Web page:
Letter from Stephan Jones

Dear Mr. Haulman and Mr. Kamphausen,

I’m long overdue in thanking you for the compassion and courage you’ve shown from the start. Thank you for making a place where my loved ones could be laid to rest and their loved ones can come to pay their respects. It’s clear to me that you’ve extended yourselves and your resources purely from the goodness of your hearts, without concern for any praise or ridicule that might come your way.

You have my admiration and gratitude.

And now to finally see a memorial in place, a simple and lovely remembrance of each individual who died on November 18th, 1978…I don’t know how to say what I’m feeling right now. This means so much to so many. For people to see their names, their ages, their diversity…I am so happy.

I will be there on the 29th, for sure, to celebrate this with friends and family.

I can’t thank you enough. If there’s anything I can ever do to help you, please let me know.

To that end, despite a huge part of me that wants no part of it, I’m going to weigh in on the controversy that has been ignited about my father’s name being included on the memorial.

Honestly, if Jim Jones’s name had not been included, I would not have lifted a finger in protest – it’s not important enough to me to foster any ill will over it, but now that it has been included, I’m glad. From the first mention of a memorial wall some 30 years ago, back when I was still enraged at my father, I felt it was best to include his name on any memorial. I have a number of reasons for this that I’d like to offer here in support of your efforts.

Although it’s clear to me that the deaths in Jonestown would not have happened if Dad weren’t in the picture, everyone agrees that he didn’t get it done alone. Setting aside the many contributions of others to the climate of fear and despair that so pervaded Jonestown long before its final days and just focusing on that dreadful final night, we all know there were shooters at the airstrip, mixers and injectors of poison, armed guards, and other who facilitated the deaths, the killings, including those who physically restrained and forced…I think I’ve made my point. Who can judge who was a killer? Where do we draw the line? Who determines who deserves to be on a memorial and who doesn’t? God, there are people who hold the U.S. Government and the press and the Concerned Relatives responsible for what happened. Should Congressman Ryan, Patti Parks, and the members of the press who died be left off the memorial?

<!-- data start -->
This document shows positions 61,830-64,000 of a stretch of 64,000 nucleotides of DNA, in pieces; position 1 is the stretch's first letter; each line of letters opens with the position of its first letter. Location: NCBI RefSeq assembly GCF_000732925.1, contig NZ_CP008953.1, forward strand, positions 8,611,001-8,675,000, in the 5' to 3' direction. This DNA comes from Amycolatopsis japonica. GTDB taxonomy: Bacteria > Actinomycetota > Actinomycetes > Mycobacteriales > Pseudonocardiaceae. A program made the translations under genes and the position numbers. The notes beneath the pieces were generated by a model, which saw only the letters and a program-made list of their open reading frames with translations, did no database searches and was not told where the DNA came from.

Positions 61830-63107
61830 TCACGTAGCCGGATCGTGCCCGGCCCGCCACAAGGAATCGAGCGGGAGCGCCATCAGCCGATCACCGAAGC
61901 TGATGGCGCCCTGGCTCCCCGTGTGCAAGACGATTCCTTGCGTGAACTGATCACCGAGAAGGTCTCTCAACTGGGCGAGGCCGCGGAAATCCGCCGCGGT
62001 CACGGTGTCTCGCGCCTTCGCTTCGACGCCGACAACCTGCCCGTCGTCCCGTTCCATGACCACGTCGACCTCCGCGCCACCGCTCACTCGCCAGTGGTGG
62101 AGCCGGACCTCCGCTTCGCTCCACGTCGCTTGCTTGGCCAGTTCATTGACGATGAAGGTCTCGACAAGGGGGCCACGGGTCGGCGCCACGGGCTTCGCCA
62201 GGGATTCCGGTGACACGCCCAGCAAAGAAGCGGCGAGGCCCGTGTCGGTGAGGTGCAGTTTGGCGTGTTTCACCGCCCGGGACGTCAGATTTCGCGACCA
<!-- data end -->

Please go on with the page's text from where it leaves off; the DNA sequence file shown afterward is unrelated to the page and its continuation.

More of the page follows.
And why don’t we talk about those people in Jonestown who helped with the killings? Why don’t we rail against them? There is no one reason, of course, but I would argue that two main reasons are compassion – understanding that people lose their way, get swept up – and respect for their loved ones and family who have survived them. Well, like it or not, Jim Jones has surviving family. Forget me, forget my brothers…my sister. Jim Jones has grandbabies…and he will have great grandchildren and the burden of his legacy will likely not stop there.

Another reason to include Dad on the memorial, as I see it, is that if we continue to demonize my father, to speak of and show only his ugliness and his wrongs, most people will continue to ask, “How could anyone follow that guy? Why would they listen to him for a minute, let alone devote themselves to his movement?” And they will rest easy in their belief that it could never happen to them. How in the world is that of service to anyone, especially the people of Jonestown?

I once was gently asked, “How can you ever be proud of your father?” Right up to the moment that question was asked I thought I hated my father, but the words that came tumbling out my mouth in reply were “I don’t have to be proud of him, I just need to love and forgive him.” I knew those words were true the instant I heard them and I set about doing whatever was necessary to reach that ideal. I won’t bore you with what that was, but the most important thing I learned was the absolute power of love and understanding. And in close second was the realization that when I let go of being Dad’s victim – and of all the hatred and blame – and I really got him, really understood him, I was free of him and far more effective in standing up to people like him and to institutions and organizations like the one he started and destroyed. I was free to deal with me, to learn from ALL that has happened in my life, to be aware of and work to transform those frailties that make me vulnerable to men like my father and that might even lead to me becoming one, on some level.

And I was freed to truly honor and celebrate the loved ones I’d lost…to do what I could to make the very best of – to help us gain the most from – their sacrifice.

So, that’s what I’m trying to do here with too many words.

We have gone from being viewed as a bunch of crazies who dutifully lined up to “drink the Kool-Aid” to being hopeless victims who were tortured and murdered by one evil madman. When will they let us be human, landing somewhere around the messy middle, like the rest of our magnificent species?

With warmest regard and utmost gratitude,

Stephan Jones

 

Originally posted on July 25th, 2013.

Last modified on December 9th, 2013.
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